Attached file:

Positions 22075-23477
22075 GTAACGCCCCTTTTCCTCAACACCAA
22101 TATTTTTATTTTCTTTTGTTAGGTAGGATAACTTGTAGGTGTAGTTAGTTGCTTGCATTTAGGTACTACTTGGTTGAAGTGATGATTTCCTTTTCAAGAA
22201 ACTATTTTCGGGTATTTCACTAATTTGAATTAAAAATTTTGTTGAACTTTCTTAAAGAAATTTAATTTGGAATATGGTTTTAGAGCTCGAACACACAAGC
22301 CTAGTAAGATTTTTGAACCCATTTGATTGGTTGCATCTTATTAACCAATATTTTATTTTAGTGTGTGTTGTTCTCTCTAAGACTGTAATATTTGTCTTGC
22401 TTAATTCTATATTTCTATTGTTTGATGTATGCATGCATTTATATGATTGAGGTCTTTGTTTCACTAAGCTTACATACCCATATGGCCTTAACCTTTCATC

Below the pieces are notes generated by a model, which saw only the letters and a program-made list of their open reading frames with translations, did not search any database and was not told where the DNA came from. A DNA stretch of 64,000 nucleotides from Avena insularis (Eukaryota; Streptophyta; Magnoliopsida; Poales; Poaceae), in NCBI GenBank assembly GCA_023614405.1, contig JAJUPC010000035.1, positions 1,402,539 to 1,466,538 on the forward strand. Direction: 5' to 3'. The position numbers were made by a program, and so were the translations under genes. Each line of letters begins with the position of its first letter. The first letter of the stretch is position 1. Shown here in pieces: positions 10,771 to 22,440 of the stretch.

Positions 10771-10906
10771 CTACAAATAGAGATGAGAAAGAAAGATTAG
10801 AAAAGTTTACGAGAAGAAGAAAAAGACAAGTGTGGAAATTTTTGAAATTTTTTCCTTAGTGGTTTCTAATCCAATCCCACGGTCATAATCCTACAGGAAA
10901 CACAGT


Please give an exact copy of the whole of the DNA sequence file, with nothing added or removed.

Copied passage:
Positions 22075-23477
22075 GTAACGCCCCTTTTCCTCAACACCAA
22101 TATTTTTATTTTCTTTTGTTAGGTAGGATAACTTGTAGGTGTAGTTAGTTGCTTGCATTTAGGTACTACTTGGTTGAAGTGATGATTTCCTTTTCAAGAA
22201 ACTATTTTCGGGTATTTCACTAATTTGAATTAAAAATTTTGTTGAACTTTCTTAAAGAAATTTAATTTGGAATATGGTTTTAGAGCTCGAACACACAAGC
22301 CTAGTAAGATTTTTGAACCCATTTGATTGGTTGCATCTTATTAACCAATATTTTATTTTAGTGTGTGTTGTTCTCTCTAAGACTGTAATATTTGTCTTGC
22401 TTAATTCTATATTTCTATTGTTTGATGTATGCATGCATTTATATGATTGAGGTCTTTGTTTCACTAAGCTTACATACCCATATGGCCTTAACCTTTCATC

Below the pieces are notes generated by a model, which saw only the letters and a program-made list of their open reading frames with translations, did not search any database and was not told where the DNA came from. A DNA stretch of 64,000 nucleotides from Avena insularis (Eukaryota; Streptophyta; Magnoliopsida; Poales; Poaceae), in NCBI GenBank assembly GCA_023614405.1, contig JAJUPC010000035.1, positions 1,402,539 to 1,466,538 on the forward strand. Direction: 5' to 3'. The position numbers were made by a program, and so were the translations under genes. Each line of letters begins with the position of its first letter. The first letter of the stretch is position 1. Shown here in pieces: positions 10,771 to 22,440 of the stretch.

Positions 10771-10906
10771 CTACAAATAGAGATGAGAAAGAAAGATTAG
10801 AAAAGTTTACGAGAAGAAGAAAAAGACAAGTGTGGAAATTTTTGAAATTTTTTCCTTAGTGGTTTCTAATCCAATCCCACGGTCATAATCCTACAGGAAA
10901 CACAGT